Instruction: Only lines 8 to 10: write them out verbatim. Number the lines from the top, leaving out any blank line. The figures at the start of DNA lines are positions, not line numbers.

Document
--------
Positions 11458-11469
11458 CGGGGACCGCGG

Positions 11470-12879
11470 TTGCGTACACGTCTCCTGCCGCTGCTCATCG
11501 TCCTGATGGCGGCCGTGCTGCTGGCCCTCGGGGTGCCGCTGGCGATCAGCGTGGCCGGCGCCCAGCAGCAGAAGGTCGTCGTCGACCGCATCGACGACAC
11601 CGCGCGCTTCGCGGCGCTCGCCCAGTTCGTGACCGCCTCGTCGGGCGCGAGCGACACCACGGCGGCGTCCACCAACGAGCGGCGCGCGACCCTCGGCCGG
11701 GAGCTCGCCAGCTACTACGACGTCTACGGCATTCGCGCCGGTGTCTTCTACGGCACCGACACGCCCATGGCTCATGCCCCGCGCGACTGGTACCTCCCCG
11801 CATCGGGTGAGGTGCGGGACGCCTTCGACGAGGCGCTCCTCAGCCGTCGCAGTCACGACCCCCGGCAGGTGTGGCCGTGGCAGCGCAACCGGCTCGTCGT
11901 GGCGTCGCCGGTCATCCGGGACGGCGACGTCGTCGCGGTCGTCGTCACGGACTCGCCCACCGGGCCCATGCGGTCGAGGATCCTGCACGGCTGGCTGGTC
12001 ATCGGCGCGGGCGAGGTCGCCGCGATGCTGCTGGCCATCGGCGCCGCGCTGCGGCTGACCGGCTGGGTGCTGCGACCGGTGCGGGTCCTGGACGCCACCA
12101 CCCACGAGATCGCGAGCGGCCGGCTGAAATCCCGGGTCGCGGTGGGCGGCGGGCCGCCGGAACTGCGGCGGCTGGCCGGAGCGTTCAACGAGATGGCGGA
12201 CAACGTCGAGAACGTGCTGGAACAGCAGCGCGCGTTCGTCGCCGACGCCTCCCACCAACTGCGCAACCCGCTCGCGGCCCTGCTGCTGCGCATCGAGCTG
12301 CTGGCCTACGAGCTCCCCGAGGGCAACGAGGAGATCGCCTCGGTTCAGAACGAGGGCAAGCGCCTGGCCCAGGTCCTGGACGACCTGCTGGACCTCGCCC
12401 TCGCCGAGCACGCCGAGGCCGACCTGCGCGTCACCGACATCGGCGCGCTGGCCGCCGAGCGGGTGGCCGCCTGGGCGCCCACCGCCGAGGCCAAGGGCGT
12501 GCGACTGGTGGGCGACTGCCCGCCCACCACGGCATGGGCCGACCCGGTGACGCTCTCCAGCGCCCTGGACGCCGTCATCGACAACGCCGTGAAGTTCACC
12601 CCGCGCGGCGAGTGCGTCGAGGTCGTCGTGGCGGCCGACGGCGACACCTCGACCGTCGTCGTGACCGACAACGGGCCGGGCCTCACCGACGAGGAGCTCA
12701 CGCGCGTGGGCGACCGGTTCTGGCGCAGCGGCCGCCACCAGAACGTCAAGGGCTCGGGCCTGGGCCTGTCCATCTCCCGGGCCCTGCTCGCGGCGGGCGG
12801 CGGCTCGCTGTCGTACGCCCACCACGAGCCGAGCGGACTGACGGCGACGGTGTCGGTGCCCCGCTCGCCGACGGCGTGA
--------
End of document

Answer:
11801 CATCGGGTGAGGTGCGGGACGCCTTCGACGAGGCGCTCCTCAGCCGTCGCAGTCACGACCCCCGGCAGGTGTGGCCGTGGCAGCGCAACCGGCTCGTCGT
11901 GGCGTCGCCGGTCATCCGGGACGGCGACGTCGTCGCGGTCGTCGTCACGGACTCGCCCACCGGGCCCATGCGGTCGAGGATCCTGCACGGCTGGCTGGTC
12001 ATCGGCGCGGGCGAGGTCGCCGCGATGCTGCTGGCCATCGGCGCCGCGCTGCGGCTGACCGGCTGGGTGCTGCGACCGGTGCGGGTCCTGGACGCCACCA